Miami-Dade College (formerly Miami-Dade Community College) began planning two campuses in the 1950s to serve its largely commuter student body. The North Campus was first to open, in 1960, and was sited on 230 acres in Westview, on land previously occupied by a World War II naval air station. The campus has an intimately urban feel, despite being located approximately ten miles from downtown Miami, the urban core of Dade County. At the time of its construction, the area around North Campus was experiencing rapid population growth.
The College continued expanding throughout the decade, with another campus begun in 1967 on a remote, 185-acre site south of Miami. Hilario Candela led the design team responsible for developing the two campuses for Dade County’s then junior college, and Candela embraced the opportunity to construct what he called “rooms without a roof.” Candela was heavily influenced by in-between spaces as a child in Cuba, and he believed architects had a social responsibility to shape a city. The north and south campuses are a built-experiment in organizing buildings around the spaces in which Candela believed anything could happen.
The North Campus exploits the beauty and boldness of Brutalism to give each building an individual identity. South Florida’s abundant supply of inexpensive concrete (a product of the region’s geology) helped drive local interest in the style. Here, pre-cast concrete panels were selected for their resistance to the sometimes harsh weather of South Florida: some are marked with rough finishes (remnants of formwork) and others are finished delicately in small stones, coral rock, or glass tiles. The Brutalist campus buildings are surrounded by lush South Florida flora that provides contrast to the unifying concrete, and vast, grass-covered courtyards that serve as spaces for students to gather. As is the case with many commuter schools, the campus is surrounded by a ring of parking lots and dotted with parking garages.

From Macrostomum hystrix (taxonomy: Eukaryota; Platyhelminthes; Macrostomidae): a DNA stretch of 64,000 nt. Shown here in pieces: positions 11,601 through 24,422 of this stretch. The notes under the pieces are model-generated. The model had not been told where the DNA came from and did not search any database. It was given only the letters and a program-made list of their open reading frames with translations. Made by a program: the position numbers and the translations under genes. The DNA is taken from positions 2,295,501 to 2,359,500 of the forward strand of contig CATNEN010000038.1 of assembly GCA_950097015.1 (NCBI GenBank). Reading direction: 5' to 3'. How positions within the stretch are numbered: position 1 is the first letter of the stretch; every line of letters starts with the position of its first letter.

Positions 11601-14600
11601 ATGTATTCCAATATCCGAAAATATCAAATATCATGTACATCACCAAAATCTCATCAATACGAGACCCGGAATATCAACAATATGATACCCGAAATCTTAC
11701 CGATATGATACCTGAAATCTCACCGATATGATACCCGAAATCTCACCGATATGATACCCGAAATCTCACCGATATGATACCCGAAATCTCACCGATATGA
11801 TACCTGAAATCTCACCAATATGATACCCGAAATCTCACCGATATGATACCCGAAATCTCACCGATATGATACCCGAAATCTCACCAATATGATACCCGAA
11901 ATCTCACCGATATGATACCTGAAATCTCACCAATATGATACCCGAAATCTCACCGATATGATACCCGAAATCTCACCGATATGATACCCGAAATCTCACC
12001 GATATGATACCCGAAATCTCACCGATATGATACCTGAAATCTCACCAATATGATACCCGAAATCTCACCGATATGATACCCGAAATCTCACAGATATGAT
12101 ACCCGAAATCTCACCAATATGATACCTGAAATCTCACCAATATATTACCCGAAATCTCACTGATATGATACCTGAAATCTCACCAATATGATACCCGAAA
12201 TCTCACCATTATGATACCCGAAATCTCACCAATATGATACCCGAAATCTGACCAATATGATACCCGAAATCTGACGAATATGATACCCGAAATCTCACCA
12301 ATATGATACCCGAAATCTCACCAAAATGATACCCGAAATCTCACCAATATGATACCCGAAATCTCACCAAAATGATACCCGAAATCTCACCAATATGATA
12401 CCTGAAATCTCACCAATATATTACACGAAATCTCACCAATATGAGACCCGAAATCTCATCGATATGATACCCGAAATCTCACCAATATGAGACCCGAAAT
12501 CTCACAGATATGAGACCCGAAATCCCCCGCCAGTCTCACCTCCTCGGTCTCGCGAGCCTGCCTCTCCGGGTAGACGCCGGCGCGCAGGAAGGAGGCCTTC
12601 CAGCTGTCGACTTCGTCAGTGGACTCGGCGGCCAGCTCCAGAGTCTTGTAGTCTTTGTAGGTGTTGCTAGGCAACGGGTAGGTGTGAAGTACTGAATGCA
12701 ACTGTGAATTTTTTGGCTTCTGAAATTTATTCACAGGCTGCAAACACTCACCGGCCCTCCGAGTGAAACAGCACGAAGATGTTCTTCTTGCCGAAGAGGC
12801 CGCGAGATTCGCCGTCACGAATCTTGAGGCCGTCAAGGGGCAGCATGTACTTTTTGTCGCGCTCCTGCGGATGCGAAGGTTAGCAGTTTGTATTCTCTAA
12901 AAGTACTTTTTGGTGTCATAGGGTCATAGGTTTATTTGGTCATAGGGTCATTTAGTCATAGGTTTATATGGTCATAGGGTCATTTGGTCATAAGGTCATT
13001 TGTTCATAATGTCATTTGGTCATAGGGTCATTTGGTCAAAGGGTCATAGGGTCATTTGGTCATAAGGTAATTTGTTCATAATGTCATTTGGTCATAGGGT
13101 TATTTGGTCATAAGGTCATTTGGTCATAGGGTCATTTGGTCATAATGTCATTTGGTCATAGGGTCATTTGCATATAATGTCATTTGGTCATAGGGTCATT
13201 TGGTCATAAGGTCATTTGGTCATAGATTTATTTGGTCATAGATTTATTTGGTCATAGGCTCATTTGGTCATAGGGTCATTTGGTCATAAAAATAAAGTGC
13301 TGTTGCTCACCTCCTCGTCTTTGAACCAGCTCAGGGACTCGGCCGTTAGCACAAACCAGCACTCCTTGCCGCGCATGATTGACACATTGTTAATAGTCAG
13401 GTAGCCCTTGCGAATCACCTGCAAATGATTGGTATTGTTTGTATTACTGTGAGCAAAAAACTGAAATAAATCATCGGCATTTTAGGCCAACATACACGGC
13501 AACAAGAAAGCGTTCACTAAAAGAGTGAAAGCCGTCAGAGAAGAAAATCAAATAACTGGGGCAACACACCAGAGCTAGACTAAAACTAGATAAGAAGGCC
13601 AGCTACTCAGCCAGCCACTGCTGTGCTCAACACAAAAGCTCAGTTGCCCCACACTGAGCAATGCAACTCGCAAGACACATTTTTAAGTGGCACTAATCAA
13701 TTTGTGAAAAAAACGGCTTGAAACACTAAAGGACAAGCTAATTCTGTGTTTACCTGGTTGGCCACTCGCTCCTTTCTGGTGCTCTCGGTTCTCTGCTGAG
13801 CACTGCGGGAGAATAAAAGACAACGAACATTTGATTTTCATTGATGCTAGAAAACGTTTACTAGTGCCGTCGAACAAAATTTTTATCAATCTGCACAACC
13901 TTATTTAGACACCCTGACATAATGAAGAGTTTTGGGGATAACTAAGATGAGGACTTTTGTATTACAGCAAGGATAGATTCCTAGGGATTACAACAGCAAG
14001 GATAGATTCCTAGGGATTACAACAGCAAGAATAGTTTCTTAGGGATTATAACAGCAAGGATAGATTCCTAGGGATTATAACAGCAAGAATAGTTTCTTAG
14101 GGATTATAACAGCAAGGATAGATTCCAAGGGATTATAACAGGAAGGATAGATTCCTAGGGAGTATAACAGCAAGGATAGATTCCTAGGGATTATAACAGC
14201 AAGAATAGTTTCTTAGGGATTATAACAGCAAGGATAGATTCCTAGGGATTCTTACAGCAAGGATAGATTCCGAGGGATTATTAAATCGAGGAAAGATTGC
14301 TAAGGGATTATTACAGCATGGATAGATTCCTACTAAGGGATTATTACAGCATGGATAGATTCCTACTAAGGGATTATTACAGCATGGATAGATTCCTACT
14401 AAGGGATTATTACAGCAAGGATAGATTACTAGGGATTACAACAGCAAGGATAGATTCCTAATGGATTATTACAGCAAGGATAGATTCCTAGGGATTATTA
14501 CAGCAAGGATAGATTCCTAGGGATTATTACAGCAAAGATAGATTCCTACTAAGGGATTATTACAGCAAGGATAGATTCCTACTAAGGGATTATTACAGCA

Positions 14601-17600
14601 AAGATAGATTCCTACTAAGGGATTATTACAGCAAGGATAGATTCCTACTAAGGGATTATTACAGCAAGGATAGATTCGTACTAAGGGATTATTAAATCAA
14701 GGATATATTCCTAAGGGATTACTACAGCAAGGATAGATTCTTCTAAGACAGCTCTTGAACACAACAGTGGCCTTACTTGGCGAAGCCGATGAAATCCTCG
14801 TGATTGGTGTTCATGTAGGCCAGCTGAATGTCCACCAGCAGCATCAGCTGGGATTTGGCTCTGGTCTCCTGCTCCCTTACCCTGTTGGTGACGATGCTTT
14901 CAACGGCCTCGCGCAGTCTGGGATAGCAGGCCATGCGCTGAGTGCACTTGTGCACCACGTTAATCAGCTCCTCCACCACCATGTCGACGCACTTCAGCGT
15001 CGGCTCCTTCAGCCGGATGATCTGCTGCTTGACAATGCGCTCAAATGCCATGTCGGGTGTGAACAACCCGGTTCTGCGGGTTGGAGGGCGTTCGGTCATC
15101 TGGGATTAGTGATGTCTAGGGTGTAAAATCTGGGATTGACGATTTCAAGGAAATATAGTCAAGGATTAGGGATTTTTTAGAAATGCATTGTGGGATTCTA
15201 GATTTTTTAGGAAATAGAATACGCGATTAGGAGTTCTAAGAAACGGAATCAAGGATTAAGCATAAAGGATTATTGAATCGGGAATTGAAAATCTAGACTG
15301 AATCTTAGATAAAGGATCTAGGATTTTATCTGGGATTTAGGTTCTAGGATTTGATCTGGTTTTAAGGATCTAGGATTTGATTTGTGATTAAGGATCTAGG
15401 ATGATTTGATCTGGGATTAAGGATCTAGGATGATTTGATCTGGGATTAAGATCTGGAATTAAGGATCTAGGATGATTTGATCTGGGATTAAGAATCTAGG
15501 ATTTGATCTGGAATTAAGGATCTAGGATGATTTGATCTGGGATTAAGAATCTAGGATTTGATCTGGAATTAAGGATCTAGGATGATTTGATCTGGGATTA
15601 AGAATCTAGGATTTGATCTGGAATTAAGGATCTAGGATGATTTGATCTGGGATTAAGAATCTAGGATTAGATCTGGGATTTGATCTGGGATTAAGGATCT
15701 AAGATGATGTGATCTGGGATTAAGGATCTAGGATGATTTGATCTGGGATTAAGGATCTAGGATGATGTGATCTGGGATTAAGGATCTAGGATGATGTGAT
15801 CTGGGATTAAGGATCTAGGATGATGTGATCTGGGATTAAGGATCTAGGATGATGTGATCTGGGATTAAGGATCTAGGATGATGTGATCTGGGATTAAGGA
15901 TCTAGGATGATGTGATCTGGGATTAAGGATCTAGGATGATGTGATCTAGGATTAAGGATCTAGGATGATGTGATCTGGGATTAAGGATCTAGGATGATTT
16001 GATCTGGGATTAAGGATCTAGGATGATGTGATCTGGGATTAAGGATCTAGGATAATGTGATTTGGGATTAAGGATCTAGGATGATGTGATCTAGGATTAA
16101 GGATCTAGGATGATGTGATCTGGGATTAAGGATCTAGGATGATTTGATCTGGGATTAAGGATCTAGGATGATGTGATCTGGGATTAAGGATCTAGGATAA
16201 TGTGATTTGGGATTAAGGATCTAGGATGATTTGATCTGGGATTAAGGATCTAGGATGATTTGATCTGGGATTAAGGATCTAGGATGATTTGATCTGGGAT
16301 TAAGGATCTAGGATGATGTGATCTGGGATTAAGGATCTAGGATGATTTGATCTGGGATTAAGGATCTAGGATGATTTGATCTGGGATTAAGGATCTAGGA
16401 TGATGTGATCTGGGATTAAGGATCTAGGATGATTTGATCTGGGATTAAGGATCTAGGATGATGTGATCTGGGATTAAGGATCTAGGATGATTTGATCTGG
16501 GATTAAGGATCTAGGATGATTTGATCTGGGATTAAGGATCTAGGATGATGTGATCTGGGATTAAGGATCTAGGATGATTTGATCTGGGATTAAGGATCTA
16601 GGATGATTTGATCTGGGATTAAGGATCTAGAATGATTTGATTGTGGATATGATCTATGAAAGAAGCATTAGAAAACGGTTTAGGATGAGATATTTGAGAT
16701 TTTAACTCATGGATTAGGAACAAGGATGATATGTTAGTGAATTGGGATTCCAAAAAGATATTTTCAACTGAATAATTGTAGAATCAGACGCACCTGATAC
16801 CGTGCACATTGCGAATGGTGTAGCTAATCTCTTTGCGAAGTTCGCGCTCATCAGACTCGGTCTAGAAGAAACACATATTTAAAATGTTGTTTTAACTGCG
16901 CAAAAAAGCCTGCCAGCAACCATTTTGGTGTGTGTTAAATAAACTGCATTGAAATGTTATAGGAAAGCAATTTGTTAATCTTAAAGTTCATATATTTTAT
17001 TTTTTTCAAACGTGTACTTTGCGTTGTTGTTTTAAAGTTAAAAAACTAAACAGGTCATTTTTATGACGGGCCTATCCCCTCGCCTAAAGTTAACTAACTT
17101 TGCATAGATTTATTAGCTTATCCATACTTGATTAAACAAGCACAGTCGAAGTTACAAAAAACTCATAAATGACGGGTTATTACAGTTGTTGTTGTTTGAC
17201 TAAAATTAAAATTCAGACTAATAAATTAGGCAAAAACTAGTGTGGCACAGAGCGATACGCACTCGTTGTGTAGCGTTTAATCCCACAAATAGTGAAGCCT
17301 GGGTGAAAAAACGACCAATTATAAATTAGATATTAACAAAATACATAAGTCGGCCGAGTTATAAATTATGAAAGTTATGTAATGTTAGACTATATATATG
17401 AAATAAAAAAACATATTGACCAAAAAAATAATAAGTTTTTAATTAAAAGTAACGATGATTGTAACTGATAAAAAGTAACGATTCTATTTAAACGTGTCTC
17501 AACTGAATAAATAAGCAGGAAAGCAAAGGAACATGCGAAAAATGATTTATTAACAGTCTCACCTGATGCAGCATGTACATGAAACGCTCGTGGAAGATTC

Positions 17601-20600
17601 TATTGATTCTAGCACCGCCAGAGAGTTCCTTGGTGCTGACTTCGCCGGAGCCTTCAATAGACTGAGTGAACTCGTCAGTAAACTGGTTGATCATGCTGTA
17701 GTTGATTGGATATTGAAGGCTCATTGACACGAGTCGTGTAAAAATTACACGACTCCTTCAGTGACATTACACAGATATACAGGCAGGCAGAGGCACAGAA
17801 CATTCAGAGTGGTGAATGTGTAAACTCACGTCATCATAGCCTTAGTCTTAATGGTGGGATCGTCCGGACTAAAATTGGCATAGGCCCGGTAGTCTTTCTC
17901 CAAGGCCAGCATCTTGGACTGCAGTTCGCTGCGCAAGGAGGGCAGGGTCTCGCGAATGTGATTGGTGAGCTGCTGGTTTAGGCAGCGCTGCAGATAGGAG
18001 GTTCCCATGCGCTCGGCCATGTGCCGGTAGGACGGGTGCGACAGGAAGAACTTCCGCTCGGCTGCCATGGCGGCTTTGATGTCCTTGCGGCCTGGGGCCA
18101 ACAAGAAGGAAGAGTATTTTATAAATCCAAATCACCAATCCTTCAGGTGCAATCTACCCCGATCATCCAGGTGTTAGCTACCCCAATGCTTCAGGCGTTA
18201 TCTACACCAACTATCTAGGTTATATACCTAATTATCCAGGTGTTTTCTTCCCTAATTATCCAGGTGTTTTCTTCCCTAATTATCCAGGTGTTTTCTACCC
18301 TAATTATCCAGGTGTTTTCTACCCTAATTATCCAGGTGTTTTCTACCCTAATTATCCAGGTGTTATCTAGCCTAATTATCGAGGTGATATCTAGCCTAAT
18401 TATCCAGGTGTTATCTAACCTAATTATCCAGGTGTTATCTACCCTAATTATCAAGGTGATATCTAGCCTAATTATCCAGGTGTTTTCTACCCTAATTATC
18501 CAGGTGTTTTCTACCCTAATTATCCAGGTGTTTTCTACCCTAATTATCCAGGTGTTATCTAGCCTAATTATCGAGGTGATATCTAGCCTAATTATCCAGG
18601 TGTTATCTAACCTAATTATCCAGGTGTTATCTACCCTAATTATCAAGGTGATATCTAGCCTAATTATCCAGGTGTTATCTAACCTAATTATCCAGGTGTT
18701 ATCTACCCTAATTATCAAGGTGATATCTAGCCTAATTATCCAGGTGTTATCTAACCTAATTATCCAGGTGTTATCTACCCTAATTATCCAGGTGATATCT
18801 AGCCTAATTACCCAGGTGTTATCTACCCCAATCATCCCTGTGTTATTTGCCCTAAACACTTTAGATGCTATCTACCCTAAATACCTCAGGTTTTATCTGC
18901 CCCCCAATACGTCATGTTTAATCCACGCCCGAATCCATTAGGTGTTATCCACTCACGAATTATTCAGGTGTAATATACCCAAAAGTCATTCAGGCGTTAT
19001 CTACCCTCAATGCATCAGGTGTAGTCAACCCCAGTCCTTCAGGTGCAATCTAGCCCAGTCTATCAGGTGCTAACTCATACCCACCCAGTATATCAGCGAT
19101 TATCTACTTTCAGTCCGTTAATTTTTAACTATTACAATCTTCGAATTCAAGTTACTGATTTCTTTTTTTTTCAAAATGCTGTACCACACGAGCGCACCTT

Candela believed the campus buildings and the spaces between them were equally important. He described the campus master plans as “a small city of interconnected geometric masses and urban plazas,” and composed the buildings around structural systems of towering columns and cantilevers, connected by covered walkways. The large-scale buildings, designed at the time to accommodate 10,000 students, are connected by elevated sidewalks and bridges that offer constant shade and cover from rain while also creating community spaces. Students find no shortage of places to socialize, study, or relax, including a serene lake accessed by lush walking paths.
Miami-Dade College has continued to expand to include seven campuses. The North Campus offers specialized training programs for firefighters, emergency medical technicians, and police officers. The most recent addition to the campus occurred in 2010, with the completion of a 90,000-square-foot science complex, which, in addition to laboratories, classrooms, and administrative offices, continues Candela’s tradition of community spaces, including a rooftop observatory, botanical garden, and outdoor plaza.
Read, Gray. “Miami-Dade Junior College South Campus: A Center in the Middle of Nowhere.” In Miami Modern Metropolis: Paradise and Paradox in Midcentury Architecture and Planning, edited by Allan T. Shulman, 250-255. Glendale: Balcony Press, 2009.
Under Construction: Twenty-Five Years of Miami-Dade Community College 1960-1985. Tulsa, OK: Lion and Thorne Publishing, 1988.
Vazquez, Jose. “A Concrete Presence: The Architecture of Miami-Dade College 1960-1970.” A Concrete Presence. Accessed July 24, 2018. http://www.aconcretepresence.com/.